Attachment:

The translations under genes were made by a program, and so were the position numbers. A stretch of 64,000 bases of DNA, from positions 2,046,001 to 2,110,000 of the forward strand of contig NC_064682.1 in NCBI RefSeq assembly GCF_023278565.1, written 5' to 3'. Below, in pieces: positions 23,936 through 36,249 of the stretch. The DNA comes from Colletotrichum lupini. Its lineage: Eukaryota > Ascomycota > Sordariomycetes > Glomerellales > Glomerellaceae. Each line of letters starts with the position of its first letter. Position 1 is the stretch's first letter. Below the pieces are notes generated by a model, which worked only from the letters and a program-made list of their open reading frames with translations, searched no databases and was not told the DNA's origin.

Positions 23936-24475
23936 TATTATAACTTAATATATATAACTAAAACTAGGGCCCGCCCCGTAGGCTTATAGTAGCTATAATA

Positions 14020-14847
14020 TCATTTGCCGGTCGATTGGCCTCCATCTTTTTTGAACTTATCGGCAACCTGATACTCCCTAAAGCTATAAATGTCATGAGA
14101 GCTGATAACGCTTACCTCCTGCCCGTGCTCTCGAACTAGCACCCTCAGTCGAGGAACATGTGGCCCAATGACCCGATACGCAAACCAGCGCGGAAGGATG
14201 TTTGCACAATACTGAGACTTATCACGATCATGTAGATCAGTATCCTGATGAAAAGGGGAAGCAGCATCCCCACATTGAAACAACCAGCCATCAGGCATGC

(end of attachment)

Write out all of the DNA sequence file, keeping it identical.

The translations under genes were made by a program, and so were the position numbers. A stretch of 64,000 bases of DNA, from positions 2,046,001 to 2,110,000 of the forward strand of contig NC_064682.1 in NCBI RefSeq assembly GCF_023278565.1, written 5' to 3'. Below, in pieces: positions 23,936 through 36,249 of the stretch. The DNA comes from Colletotrichum lupini. Its lineage: Eukaryota > Ascomycota > Sordariomycetes > Glomerellales > Glomerellaceae. Each line of letters starts with the position of its first letter. Position 1 is the stretch's first letter. Below the pieces are notes generated by a model, which worked only from the letters and a program-made list of their open reading frames with translations, searched no databases and was not told the DNA's origin.

Positions 23936-24475
23936 TATTATAACTTAATATATATAACTAAAACTAGGGCCCGCCCCGTAGGCTTATAGTAGCTATAATA

Positions 14020-14847
14020 TCATTTGCCGGTCGATTGGCCTCCATCTTTTTTGAACTTATCGGCAACCTGATACTCCCTAAAGCTATAAATGTCATGAGA
14101 GCTGATAACGCTTACCTCCTGCCCGTGCTCTCGAACTAGCACCCTCAGTCGAGGAACATGTGGCCCAATGACCCGATACGCAAACCAGCGCGGAAGGATG
14201 TTTGCACAATACTGAGACTTATCACGATCATGTAGATCAGTATCCTGATGAAAAGGGGAAGCAGCATCCCCACATTGAAACAACCAGCCATCAGGCATGC